Electronic health records being used for pediatric care need certain specific functionalities that have been overlooked in EHRs designed for adult care, according to the latest technical brief published by the Department of Health and Human Services' Agency for Healthcare Research and Quality (AHRQ).
The brief, prepared for AHRQ by Vanderbilt University's Evidence-Based Practice Center, is part of an effort to prioritize the functionalities for pediatric EHRs, since the recommendations for such systems are inconsistent and often omitted in general EHR design. The researchers conducted literature and other online research and held conversations with key informants.
They found certain functionalities that would be particularly helpful in pediatric EHRs, including medication dosage, vaccinations, pediatric disease management, pediatric norms such as growth charts, and relations between children and their caregivers, including adolescent privacy issues. For instance, it's important for a pediatric EHR to contain a flexible, longitudinal record that integrates information about the child, his or her family and family history, and to be agile enough to display the correct information at the correct time, given the high volume nature of pediatrics. Pediatric EHRs also need to reflect local and regional immunization requirements and communicate with vaccine registries.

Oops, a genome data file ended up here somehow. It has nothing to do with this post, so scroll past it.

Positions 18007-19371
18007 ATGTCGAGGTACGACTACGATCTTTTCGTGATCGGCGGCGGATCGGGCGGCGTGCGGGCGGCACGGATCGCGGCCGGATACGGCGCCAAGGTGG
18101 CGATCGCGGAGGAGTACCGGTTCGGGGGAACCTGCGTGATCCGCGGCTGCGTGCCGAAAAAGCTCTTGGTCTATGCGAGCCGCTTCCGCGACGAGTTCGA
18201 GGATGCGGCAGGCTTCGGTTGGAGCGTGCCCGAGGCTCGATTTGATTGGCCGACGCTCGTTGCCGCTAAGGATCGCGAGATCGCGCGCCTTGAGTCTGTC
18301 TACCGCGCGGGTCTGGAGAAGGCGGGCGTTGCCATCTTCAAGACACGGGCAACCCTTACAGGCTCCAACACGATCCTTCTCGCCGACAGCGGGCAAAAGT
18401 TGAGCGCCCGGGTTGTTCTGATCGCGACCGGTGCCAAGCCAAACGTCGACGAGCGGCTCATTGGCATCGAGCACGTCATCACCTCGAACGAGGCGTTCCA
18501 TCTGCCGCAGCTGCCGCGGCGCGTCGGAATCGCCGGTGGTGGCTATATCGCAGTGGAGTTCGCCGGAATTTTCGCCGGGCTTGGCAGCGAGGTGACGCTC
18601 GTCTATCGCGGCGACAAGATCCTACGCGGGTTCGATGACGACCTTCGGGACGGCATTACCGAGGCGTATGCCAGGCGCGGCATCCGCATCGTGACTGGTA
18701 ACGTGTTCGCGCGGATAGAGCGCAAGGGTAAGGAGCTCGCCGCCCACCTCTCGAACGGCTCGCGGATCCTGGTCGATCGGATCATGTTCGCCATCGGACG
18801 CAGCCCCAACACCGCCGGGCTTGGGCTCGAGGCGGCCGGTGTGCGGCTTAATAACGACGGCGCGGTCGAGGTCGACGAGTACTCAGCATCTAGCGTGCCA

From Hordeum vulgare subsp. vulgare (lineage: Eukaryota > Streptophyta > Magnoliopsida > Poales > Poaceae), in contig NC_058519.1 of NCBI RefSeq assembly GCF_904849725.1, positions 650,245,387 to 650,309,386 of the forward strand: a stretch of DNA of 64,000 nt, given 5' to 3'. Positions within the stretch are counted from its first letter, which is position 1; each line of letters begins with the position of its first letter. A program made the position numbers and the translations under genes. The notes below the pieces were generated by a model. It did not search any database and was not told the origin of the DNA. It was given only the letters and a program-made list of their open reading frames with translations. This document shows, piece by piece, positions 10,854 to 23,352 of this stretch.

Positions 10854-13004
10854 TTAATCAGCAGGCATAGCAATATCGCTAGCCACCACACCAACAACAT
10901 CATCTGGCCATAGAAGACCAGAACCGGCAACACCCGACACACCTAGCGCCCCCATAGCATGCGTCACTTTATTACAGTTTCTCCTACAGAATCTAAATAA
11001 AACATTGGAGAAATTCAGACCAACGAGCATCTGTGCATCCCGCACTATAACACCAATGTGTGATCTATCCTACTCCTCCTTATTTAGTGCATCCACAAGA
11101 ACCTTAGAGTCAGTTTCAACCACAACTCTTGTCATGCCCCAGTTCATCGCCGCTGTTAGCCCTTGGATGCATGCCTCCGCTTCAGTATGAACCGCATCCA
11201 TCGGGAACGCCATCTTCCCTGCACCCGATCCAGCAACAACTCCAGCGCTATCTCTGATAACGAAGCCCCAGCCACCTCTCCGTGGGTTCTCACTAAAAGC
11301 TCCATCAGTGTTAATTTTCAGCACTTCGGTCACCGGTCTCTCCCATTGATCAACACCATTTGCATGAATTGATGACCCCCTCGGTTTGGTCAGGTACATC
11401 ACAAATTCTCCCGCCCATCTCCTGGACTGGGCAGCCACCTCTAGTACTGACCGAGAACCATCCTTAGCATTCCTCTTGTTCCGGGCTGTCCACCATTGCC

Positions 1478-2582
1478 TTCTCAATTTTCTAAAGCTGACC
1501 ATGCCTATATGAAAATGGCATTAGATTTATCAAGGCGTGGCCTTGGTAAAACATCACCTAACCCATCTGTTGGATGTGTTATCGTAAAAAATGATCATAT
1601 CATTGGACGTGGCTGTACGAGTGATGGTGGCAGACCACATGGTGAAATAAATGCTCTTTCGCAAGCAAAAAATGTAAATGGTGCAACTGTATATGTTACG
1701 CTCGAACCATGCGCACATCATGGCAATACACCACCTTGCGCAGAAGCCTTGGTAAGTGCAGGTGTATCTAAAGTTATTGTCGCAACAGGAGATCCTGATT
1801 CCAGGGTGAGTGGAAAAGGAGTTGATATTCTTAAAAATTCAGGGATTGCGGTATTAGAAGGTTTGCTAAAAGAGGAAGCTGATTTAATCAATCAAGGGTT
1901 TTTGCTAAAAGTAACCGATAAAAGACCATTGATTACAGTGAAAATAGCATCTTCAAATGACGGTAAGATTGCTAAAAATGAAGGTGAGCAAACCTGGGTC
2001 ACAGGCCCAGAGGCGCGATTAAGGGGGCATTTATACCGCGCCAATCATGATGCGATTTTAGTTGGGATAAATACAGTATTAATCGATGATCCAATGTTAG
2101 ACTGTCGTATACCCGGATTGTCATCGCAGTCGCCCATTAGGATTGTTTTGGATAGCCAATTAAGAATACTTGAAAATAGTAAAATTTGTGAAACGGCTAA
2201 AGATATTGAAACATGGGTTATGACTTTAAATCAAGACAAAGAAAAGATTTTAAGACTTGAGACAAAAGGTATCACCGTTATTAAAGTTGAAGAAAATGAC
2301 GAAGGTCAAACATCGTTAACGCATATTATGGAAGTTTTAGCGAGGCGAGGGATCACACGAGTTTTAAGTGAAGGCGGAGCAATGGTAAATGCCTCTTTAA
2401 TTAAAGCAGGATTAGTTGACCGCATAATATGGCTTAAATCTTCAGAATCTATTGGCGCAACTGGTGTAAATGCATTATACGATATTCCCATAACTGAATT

The brief noted that Meaningful Use incentives and the growth of patient centered medical homes were causing more pediatricians to adopt EHRs despite the lack of functionalities and consistent recommendations. It also acknowledged that there were challenges in developing and implementing functionalities for pediatric EHRs, and that introducing a new pediatric functionality to an EHR should be done "thoughtfully" and ideally "in consideration of utility, testability and usability principles."
The brief recommends that more research be conducted.
"We hope this report encourages all stakeholders to collaborate on this effort to improve electronic health records, ensuring we provide the best possible care for children," the authors said.
Other studies have found that more pediatricians are adopting EHRs despite the lack functionalities geared to their specialty, which requires them to develop workarounds, reducing their productivity and efficiency. Efforts are underway to identify better designs for pediatric EHRs and transition preventive guidelines to electronic format.
To learn more:
- read the brief (.pdf)